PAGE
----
1. Does the Helsinki Sanomat have the same following as the NY Times? A friend from NYC and I were discussing this the other night… with regard to online news charging for access to their service. (A step which is clearly a reaction to decling paper sales and an acknow­led­gement that they’ll eventually go).

    Currently, I would NEVER pay for online news. There’s simply too much other stuff out there. Not to mention the fact that the BBC are obviously massively subsi­dised and completely tilt the perspective of the market. (Much to the annoyance of Sky; but then anything that annoys Rupert Murdoch has to be quite good. No one perspective should control ‘news’ to that degree).

    But my NY friend said he’d happily pay for the online NY Times since it was a basic insti­tution of his entire life. Not just a paper, but somehow the backbone of his, and many hundreds of thousand New Yorkers existence. (As I understood it, there was some deal so that if you paid for a paper subsc­ription, you then got the online version too; which makes sense. His view was that his Mum could go on getting the paper delivered and he could access the online service. Again, totally logical).

    But does the Helsinki Sanomat have any such clout? Does it have a loyal readership to that degree? (These are not rheto­rical questions! I genuinely don’t know…)! :)

    I met another chap last night who works for Sky — and he inevi­tably made a number of good points about suitable business models for such a service. His argument being, quite rightly, that all the other papers only offer free online news because if they chraged no one would read them because there’s always the BBC which is free.

    1. Thanks for commenting -

      good that somebody does — I guess the denial I mentioned twice in the post is reflected into the abundance of comments as well… ;-)

      Depends what do you mean by “same following”? Clearly NYT is huge, and the market it is playing on is of totally different ballpark. Finland being something like 5,6 million people and there is 11 million living on Manhattan alone says a lot.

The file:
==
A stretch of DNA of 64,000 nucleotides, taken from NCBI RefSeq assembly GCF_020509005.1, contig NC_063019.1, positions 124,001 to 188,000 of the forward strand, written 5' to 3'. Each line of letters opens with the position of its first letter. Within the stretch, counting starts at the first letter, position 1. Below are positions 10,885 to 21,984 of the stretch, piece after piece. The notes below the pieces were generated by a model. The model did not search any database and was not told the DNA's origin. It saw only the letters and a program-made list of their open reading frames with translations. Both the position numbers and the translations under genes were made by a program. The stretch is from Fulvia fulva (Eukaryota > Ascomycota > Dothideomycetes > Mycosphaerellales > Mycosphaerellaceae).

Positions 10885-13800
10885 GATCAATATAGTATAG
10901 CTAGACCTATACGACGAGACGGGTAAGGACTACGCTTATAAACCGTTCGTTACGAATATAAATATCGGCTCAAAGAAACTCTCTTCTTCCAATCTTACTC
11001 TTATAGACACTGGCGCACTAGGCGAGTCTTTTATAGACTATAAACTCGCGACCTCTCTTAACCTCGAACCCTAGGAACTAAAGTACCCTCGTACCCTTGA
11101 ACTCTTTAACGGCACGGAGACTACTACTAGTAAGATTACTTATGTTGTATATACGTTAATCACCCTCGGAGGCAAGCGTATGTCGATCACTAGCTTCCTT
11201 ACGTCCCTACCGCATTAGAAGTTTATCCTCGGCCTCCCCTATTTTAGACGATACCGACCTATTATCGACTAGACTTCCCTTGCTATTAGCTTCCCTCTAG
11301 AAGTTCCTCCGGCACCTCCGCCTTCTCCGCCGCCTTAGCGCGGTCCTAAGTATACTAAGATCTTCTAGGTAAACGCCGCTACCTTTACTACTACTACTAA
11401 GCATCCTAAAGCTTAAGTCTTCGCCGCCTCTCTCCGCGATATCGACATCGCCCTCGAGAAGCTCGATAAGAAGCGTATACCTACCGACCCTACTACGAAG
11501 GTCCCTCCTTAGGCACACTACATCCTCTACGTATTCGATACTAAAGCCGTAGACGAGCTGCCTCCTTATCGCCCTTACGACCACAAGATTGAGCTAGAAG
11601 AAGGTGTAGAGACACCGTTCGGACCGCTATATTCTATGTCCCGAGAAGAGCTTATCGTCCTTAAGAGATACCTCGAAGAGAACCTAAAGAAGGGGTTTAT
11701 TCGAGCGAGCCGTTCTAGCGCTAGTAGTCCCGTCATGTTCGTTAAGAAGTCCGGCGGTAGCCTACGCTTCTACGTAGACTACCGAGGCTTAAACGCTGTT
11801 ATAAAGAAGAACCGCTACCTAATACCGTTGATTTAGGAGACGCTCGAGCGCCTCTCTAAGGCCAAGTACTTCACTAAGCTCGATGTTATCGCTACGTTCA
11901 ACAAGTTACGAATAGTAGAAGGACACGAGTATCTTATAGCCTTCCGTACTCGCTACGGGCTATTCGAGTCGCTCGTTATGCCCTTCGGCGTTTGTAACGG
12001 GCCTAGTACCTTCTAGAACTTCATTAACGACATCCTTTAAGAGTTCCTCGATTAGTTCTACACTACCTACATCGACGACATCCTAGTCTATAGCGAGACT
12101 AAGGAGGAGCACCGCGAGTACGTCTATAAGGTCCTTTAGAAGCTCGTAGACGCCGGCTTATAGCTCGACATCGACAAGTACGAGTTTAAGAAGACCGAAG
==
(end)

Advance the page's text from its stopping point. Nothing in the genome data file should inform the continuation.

The two papers however share the fact that they somehow constitute “a backbone” — as you said — of news for loads of people. They also in a way write or document the history of the nation — and seeing them (most likely) to go leaves a void not only in our daily news, but also a large empty space into the documented history as we’ve lived it.

      News-baseline” is a term often used; in Finland it might mean that if you engage yourself in more or less civilized conver­sation, you can more of less safely assume that your co-locutor (is that English…?) occasio­nally has read HS and seen the YLE news — even if not on regular basis. But when this baseline becomes thinner and thinner, intel­ligent conver­sation and debate on common issues in the society becomes harder and harder…

      Something will replace it — in the (still hypot­he­tical) situation of the HS print gone — it might be the HS online version which will take its role — time will tell. But it’s scary to think that the baseline — or common shared level of the news — is based on eg. MTV3 or IL

      I underline immediately that I do not condemn these two in any way — I’d just like to have a bit more substantial baseline…

      Murdoch’s paywalls are proving to have severe consequences: 90% drop in readers, 50% drop in adver­tizing… no exact figures are available as News Corp is very protective of this info. And paywalls in general have other issues as well… but maybe I save that for another post one of these days.